I want to be transparent and say this is really difficult. The question that I have and which I am at this very moment struggling with is why I continue to love my community, my teachers, and my spiritual tradition knowing what I know? The first answer is that I have no other choice but to love because it is how my utter disappointment and anger is being taken care of right now. I love because despite the violence rampant in my tradition, there is a core spiritual practice that has completely transformed my life. I love because there are many good teachers and practitioners who are authentic and who are working to transform the tradition. I love because love is the only way I can take responsibility for my part in this violence. I am a cisgendered male lama in a tradition that privileges my body and where I have been blind to many of these privileges while none the less enjoying them. I have also experienced the disprivilege of being a queer black western lama where I have had no role models that look like me and where I have experienced discrimination in dharma communities both in the west and in Asia.

But the following statements are important to articulate:

  1. I continue to love Norlha Rinpoche. He is my root teacher. His actions against my friends and colleagues are not appropriate and are violent. He has to be held accountable. I continue to remain devoted to his dharmic realization which in instances has been clouded by ignorance and delusion.
  2. I still love my home monastery and still consider it home despite the culture of hierarchy that has silenced many of us in the past, including me. I no longer comply with being silenced. I am committed to being an agent of its continued process of reconciliation.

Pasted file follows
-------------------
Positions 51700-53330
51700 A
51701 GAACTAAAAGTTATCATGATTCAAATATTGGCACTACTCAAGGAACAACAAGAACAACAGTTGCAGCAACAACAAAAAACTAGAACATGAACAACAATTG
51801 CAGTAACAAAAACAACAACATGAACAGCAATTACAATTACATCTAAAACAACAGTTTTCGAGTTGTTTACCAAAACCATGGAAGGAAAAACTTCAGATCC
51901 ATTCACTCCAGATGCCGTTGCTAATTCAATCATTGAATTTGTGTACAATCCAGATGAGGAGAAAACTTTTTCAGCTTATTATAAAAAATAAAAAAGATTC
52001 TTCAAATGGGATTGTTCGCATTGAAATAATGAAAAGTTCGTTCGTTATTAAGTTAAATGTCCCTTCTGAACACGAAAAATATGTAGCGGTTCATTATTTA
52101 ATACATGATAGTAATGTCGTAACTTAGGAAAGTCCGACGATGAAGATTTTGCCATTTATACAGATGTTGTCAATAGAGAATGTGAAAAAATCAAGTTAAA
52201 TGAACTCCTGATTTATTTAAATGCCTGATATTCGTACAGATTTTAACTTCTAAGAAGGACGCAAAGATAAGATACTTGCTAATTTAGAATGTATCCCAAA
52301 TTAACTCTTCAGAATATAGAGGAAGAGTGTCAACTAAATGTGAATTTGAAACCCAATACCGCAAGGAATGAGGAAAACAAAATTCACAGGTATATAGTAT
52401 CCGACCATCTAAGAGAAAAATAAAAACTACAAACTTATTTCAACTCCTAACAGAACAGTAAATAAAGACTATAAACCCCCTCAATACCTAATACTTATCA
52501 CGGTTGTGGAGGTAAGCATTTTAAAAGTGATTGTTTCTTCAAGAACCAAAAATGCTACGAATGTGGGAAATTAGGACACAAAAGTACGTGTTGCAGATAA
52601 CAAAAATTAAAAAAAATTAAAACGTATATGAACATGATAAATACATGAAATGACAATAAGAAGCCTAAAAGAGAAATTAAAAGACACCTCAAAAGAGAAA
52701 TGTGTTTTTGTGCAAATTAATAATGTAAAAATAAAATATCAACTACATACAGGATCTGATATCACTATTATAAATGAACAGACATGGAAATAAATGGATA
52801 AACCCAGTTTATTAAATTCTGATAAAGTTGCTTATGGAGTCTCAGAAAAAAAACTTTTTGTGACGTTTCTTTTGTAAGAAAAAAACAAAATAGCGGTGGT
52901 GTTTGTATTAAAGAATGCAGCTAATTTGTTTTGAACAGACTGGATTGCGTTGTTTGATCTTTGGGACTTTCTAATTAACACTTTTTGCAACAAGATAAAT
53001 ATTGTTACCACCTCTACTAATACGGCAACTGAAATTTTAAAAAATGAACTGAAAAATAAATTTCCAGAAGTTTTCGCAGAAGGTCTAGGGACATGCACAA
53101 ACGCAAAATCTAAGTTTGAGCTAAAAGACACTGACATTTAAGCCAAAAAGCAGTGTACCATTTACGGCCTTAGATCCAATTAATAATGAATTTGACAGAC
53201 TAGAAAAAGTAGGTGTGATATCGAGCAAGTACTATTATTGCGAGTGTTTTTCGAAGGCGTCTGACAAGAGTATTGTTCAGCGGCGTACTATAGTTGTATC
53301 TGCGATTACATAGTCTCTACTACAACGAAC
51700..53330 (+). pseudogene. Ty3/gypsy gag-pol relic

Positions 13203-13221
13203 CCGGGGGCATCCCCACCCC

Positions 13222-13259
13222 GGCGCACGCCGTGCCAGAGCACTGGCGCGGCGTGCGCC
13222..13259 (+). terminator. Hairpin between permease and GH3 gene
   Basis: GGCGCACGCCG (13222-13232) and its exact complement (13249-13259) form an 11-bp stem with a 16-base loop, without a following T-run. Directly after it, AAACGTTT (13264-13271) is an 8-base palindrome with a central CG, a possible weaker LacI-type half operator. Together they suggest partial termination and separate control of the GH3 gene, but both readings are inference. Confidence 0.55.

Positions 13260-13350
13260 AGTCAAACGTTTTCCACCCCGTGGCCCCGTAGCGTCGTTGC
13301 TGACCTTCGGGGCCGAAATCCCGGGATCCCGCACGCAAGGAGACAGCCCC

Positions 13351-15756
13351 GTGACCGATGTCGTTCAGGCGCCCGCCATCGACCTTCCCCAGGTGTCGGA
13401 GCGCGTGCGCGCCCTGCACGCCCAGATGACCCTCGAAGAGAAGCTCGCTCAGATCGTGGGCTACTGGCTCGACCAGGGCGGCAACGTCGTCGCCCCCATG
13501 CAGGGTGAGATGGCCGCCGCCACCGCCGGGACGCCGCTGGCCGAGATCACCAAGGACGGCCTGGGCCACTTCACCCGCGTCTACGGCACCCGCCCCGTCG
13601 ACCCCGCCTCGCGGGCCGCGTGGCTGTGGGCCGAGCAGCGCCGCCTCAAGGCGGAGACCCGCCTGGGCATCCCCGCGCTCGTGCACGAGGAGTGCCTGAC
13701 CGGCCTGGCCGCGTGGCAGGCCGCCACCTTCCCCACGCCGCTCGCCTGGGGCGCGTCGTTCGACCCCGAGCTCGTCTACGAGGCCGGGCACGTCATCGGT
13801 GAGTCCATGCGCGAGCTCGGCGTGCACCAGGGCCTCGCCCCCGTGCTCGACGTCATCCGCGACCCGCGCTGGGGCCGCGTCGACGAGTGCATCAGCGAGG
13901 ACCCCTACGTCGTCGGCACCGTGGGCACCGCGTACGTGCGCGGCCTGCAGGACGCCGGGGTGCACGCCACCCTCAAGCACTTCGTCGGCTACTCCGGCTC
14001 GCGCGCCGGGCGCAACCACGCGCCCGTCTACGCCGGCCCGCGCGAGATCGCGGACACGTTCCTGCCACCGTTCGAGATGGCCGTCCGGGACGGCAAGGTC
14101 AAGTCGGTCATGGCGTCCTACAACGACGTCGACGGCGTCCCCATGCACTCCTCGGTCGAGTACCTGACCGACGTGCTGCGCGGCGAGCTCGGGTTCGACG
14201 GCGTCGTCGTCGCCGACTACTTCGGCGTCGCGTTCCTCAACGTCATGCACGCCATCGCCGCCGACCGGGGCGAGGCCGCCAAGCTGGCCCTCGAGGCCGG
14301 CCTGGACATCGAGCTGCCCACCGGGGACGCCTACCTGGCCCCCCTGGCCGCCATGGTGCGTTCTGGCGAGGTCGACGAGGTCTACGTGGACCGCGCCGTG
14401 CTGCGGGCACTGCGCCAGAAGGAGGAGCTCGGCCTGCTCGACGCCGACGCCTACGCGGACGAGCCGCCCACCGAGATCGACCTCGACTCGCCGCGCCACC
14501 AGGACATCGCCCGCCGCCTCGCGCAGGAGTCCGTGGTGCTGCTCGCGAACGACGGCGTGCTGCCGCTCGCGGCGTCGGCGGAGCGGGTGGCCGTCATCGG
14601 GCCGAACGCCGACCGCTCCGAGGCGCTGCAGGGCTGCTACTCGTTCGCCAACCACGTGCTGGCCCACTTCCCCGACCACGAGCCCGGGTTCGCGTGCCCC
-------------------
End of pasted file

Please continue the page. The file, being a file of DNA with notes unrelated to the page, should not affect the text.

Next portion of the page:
3. I am in solidarity with the female survivors of Rinpoche’s actions and have supported some of the survivors I know personally during this disclosure process.

This is what I am committed to:

  1. ALL of my male teachers have been involved in some sexual misconduct with students. That stops with me. I am committed to understanding power dynamics and co-creating balanced and boundaried relationships with my students. Anyone who studies closely as a student with me understands my ethics contract and I am more than happy to make that document public.
  2. I am committed to supporting female identified teachers and elevating their teachings.
  3. I am committed to continuing to foster undoing patriarchy spaces for male identified practitioners to learn what our role is in challenging patriarchy.
  4. I am committed to supporting other male teaches in understanding their positions as teachers and how that creates potential misconduct situations.
  5. I am committed to being held accountable concerning my own perceived instances of misconduct.

This must be said as well: I am not a monk. I hold no vows abstaining from sex. I celebrate anyone who is establishing a relationship with sex that is done in order to develop agency over how they use their bodies. In my case I practice sex positivity and radical sex politics. What this means is that I really like sex and understand it’s power in deepening my relationship to others. I am committed to abolishing sex and body shame as a dharma teacher. However, I do not seek sexual relationships with my students and when sexual relationship is initiated in my personal life outside of dharma communities, it is done out of complete consent between myself and my partners and it is also done in a wise and intelligent way.

Finally this: I do not identify as a Tibetan Buddhist practitioner or teacher any longer. Tibetanism as a cultural influence has been a source of struggle for me. I am currently identifying as a Tantric Buddhist practitioner and lama. I am seeking to understand what Tantra is without the influence of Tibetan culture.

Feel free to share this post. Do not ask for my consent. Anything I post on social media is an act of consent.

I appreciate you reading this. I just want all beings to be free and happy. This is why I do the things I do. It’s fucking hard.